Senate Weighs Campaign Finance Changes
Around the State
Senators began warily moving toward addressing campaign finance laws Monday, with the Senate Ethics and Elections Committee approving a measure that would do away with one fundraising vehicle and increase the limits on contributions to some candidates.
But the measure would not move as far as House leadership has signaled it wants to go, even as Speaker Will Weatherford, R-Wesley Chapel, has suggested that he will dial back his push to increase contribution limits for state campaigns.
Several times, Ethics and Elections Chairman Jack Latvala, R-Clearwater, made it clear that the bill was largely being addressed because it was a priority of Weatherford’s. Asked by another senator what his objectives were in crafting the measure, Latvala quipped: “Peace and tranquility with the Florida House of Representatives.”
Latvala said the House wanted concessions from the Senate on campaign finance measures in order to give some ground to a bill from the upper chamber on ethics reform, a key priority of Senate President Don Gaetz, R-Niceville.
In fact, Latvala has expressed qualms with the centerpiece of the measure (SB 1382), which would bar “committees of continuous existence,” or CCEs.
“If I’d have had my way, I would have left CCEs,” Latvala told his committee Monday.
The bill does not track exactly with its House counterpart (HB 569). One of the changes more likely to become a flashpoint is the Senate take on contributions to candidates. It would allow each person to donate $3,000 per election to statewide candidates, including Supreme Court justices facing retention elections; $2,000 for district court of appeal judges; and $500 for every other office, from legislative seats to local positions.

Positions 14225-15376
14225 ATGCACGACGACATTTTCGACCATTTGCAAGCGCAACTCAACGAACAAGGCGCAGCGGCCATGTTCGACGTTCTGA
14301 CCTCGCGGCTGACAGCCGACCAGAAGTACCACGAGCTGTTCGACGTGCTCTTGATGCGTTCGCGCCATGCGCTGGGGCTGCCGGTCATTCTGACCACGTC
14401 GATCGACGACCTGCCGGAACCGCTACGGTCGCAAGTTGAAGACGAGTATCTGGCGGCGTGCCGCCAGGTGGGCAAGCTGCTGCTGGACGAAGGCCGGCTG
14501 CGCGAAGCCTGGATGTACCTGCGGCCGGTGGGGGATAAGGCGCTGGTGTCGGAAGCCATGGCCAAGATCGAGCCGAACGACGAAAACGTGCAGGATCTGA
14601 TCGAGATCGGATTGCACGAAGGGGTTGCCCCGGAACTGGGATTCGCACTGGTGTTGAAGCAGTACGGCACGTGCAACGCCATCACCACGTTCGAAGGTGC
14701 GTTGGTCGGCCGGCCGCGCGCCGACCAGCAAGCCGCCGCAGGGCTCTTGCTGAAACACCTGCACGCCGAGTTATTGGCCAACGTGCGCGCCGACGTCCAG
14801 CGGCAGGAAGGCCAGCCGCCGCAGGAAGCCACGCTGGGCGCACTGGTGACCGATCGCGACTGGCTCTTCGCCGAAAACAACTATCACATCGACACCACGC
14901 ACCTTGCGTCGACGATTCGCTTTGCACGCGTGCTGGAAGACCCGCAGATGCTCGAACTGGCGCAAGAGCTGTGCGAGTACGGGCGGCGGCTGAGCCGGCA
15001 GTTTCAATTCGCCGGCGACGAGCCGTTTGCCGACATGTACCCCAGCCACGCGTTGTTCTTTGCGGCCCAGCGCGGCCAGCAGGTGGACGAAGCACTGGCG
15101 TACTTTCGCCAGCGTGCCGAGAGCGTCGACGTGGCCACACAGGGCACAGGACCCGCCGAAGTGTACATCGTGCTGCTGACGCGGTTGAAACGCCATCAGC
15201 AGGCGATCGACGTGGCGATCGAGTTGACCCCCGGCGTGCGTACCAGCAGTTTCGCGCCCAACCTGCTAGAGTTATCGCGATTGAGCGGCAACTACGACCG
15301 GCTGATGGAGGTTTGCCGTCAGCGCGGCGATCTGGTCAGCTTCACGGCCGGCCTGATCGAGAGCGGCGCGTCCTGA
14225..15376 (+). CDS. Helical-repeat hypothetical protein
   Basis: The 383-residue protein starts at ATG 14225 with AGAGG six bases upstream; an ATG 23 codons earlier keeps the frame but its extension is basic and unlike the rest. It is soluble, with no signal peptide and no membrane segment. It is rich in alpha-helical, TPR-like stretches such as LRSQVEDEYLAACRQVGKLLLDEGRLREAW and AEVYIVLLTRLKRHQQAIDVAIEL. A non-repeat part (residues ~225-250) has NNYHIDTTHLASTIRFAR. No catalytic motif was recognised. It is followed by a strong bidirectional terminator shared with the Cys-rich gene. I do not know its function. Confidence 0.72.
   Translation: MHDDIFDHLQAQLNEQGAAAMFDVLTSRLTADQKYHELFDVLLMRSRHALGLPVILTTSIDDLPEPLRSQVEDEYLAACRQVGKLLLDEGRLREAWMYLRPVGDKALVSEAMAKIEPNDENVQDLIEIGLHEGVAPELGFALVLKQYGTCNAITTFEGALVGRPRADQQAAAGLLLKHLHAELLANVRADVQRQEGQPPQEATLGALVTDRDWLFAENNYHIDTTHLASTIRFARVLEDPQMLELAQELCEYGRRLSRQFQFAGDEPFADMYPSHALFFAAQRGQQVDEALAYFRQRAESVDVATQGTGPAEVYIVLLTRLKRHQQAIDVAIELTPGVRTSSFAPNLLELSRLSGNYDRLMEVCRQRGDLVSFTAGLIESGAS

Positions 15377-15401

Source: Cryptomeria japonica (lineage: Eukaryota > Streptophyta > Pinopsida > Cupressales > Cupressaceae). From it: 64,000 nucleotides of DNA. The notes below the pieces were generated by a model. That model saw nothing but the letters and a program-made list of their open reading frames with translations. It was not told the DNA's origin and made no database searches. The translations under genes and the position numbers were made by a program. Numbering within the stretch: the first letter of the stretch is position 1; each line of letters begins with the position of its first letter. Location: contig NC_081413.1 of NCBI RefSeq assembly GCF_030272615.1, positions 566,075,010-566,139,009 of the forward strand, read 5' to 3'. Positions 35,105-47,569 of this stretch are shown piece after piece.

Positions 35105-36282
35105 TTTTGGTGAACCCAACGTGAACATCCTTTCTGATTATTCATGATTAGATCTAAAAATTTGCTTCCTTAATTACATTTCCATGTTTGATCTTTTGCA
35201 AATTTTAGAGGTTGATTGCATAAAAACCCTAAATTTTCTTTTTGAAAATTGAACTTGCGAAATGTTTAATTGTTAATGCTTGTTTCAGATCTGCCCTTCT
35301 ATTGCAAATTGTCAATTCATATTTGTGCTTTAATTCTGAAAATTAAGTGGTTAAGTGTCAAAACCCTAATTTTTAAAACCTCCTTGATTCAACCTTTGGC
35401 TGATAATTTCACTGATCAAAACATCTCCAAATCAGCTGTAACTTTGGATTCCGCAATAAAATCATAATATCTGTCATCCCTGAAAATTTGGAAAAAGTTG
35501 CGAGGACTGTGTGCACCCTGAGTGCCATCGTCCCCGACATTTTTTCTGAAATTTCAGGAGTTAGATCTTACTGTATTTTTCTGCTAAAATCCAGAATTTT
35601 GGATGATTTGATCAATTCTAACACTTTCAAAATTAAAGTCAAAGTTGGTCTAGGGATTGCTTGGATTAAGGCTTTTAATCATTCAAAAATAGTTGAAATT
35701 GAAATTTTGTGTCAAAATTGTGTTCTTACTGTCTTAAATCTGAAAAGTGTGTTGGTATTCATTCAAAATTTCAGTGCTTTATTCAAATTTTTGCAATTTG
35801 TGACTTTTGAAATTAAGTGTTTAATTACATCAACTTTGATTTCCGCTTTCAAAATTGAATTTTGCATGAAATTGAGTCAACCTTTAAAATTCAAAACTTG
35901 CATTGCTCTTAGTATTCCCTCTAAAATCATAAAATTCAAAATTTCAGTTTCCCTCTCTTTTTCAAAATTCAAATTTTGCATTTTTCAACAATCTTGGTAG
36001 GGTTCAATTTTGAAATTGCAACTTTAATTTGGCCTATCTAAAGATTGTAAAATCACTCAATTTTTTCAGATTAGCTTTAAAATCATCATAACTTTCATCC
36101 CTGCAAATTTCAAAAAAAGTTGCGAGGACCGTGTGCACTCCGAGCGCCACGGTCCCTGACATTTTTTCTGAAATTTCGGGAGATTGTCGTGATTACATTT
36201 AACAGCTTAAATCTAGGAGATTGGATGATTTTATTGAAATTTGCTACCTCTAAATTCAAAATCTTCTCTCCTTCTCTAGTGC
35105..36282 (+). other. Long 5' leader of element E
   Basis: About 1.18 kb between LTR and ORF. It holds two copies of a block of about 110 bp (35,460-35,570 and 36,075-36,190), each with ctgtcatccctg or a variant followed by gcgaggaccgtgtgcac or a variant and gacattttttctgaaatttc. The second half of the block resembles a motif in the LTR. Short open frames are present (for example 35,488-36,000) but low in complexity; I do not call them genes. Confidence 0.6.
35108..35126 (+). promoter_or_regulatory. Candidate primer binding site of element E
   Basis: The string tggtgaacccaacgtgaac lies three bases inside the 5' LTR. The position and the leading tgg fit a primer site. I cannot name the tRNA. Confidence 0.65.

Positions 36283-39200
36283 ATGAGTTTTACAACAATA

That’s a far cry from the $10,000 limit that the House has proposed, though Weatherford has conceded in recent days that his chamber will likely lower that number.
Latvala said after the meeting that the contribution limit was one of the priorities of Sen. Andy Gardiner, R-Orlando, who is expected to take over the Senate presidency after the 2014 elections.
And the measure is running into bipartisan headwinds on a number of fronts, with many Democrats skeptical of a bill that does little to rein in contributions from special interests. For example, other political committees would be able to pick up where CCEs left off and collect unlimited contributions in most cases.
“My concern is that we’re discussing campaign finance, and we’re not talking at all about how we get money out of the system,” said Sen. Jeff Clemens, D-Lake Worth. “We’re shuffling money around.”
And some Republicans are concerned with a more intensive filing process, which by the end of an election cycle would require candidates to file daily reports on their campaign finances. In all, state candidates would go from filing eight reports to filing 21.
“It seems to me that this schedule of reporting is just setting people up to be in a state of inadvertent noncompliance at some point,” said Sen. Miguel Diaz de la Portilla, R-Miami.
In fact, some members of the committee seemed to be moving toward undoing the logic of the House’s swap of higher contribution limits for greatly increased transparency, instead offering a lower contribution limit than the House’s proposal for a lighter reporting schedule.
“If we’re not going to have that high number, we may not necessarily have to have the daily piece,” Gardiner said.